independent

Sunday 20 April 2014

Use your head and heart when buying or selling

Although organisations are increasingly structured and sophisticated in their buying, for as long as people are involved in making decisions there will inevitably be an element of human fallibility and risk in terms of how decisions are made.

This fallibility has important implications for sales and revenue performance in 2013.

We all think we are logical, rational and analytical in how we behave. After all, as adults we are both educated and intelligent. As trained and experienced managers, we are especially logical when it comes to our business decisions.

Psychologists would, however, disagree and point to a whole lot of research to back up their argument.

Procurement professionals in particular would argue that they are purely logical and rational in their decision-making. They will argue that procurement is the science of removing the bias from business decision-making.

Not only are professional buyers trained to make rational buying decisions, they have the procurement processes, systems, policies and procedures to guard against the decisions making weaknesses of their colleagues.

However, some of that could be hubris on the part of the professional buyer, because according to scientists the perfectly rational decision is an illusion.

This is the age of the Utilitarian or Economic buyer and the Cost-Benefit Analysis. However, most buying decisions are still made by people, thankfully, and not computers. That means they are subject to the foibles of human decision-making.

No buying decision is 100pc rational or analytical. Factors such as emotion, intuition, personal risk, or impulse will have inevitable impact on the decision – it is just a question of whether the impact on the decision amounts to 1pc, 5pc or 10pc. That is simply the nature of human decision-making – what scientists call 'bounded rationality'. So what has all this got to do with sales success?

Confident buying decisions must intuitively feel right for the buyer. It is not enough that the cost-benefit analysis shows the right numbers and all the information has been evaluated thoroughly.

Unless it 'feels right', a confident decision won't materialise and the buyer is at risk of prevarication. Even though the analysis says 'yes', the buyer's instinct, or intuition may say 'no'.

Bounded rationality is more likely to be in evidence when the buyer is in a hurry, is making a new decision, or is under stress. Also, it can be evidenced when there is a high level of risk associated with decisions, or the decision is taking place in an environment that is politically charged.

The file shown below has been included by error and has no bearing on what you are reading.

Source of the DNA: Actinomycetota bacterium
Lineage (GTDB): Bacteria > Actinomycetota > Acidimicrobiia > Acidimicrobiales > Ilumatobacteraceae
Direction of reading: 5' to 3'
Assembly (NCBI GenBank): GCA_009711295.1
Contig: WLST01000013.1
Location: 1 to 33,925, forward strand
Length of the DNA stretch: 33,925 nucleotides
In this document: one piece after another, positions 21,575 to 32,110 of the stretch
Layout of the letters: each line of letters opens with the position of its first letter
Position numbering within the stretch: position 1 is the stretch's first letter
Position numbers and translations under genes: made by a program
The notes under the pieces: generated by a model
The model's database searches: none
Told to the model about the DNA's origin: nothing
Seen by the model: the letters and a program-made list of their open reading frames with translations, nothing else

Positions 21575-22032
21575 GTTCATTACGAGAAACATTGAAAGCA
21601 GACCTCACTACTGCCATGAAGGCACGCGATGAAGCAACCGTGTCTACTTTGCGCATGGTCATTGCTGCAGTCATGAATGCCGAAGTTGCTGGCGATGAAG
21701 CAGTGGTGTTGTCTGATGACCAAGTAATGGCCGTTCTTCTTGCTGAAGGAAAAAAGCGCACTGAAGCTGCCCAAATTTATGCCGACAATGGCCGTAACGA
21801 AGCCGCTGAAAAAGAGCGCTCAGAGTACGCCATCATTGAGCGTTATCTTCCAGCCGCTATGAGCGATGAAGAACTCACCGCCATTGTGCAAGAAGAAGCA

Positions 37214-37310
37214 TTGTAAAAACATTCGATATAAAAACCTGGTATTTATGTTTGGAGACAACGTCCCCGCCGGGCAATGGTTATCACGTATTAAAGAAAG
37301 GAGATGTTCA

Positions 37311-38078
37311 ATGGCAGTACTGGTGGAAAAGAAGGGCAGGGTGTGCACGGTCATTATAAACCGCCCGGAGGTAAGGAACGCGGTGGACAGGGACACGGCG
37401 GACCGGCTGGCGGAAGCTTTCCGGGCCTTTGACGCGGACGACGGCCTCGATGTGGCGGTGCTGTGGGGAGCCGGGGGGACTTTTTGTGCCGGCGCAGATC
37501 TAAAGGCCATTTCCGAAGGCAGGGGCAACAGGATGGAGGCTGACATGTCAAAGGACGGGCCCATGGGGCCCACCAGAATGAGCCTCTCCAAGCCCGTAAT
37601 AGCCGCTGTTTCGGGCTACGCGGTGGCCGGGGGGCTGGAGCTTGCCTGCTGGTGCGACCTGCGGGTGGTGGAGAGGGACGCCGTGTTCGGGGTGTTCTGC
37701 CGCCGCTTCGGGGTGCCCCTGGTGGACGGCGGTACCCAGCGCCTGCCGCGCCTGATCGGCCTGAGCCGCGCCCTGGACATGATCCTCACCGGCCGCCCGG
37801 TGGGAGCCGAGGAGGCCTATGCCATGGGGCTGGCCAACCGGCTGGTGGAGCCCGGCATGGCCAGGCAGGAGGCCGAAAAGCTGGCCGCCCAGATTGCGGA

Complexity

Salespeople know that risk and politics, in particular, introduce an element of uncertainty and complexity into the sale. It is no coincidence that these variables are heavily informed by intuition, instinct and feeling.

Bounded rationality has implications for any business wanting to win more business – it means that selling is not just about the spreadsheet, or the cost-benefit analysis. The salesperson must address both the emotional and the logical elements of the purchase.

In addition to explaining the product features and benefits, running the numbers and building the business case to buy, the seller must seek to capture the buyer's imagination and appeal to the buyer's personal, as well as professional emotions.

The imagination is key to answering the 'what if' and 'why' questions that we all ask ourselves. It is key to forecasting benefits, predicting performance and planning for change.

As sellers we must help the buyer to envision the future success of their business with our solutions.

It is our job to help the buyer vividly imagine increased personal and professional success, whether that means more sales, more savings or any other goals. If the buyer can't imagine your solution in their business, sales will be slow to grow.

In 2013, we will continue to be confronted by increasingly hard-nosed buyers who want to talk numbers, we may be tempted to overlook the role of buyer attitudes and instincts and get straight down to the cost-benefit analysis.

To win more business we will all need to balance the emotional and the logical elements of the purchase decision.

John O'Gorman is a leading global figure on selling to professional buyers. He is a director of sales consulting and training company; The ASG Group - www.theasggroup.com

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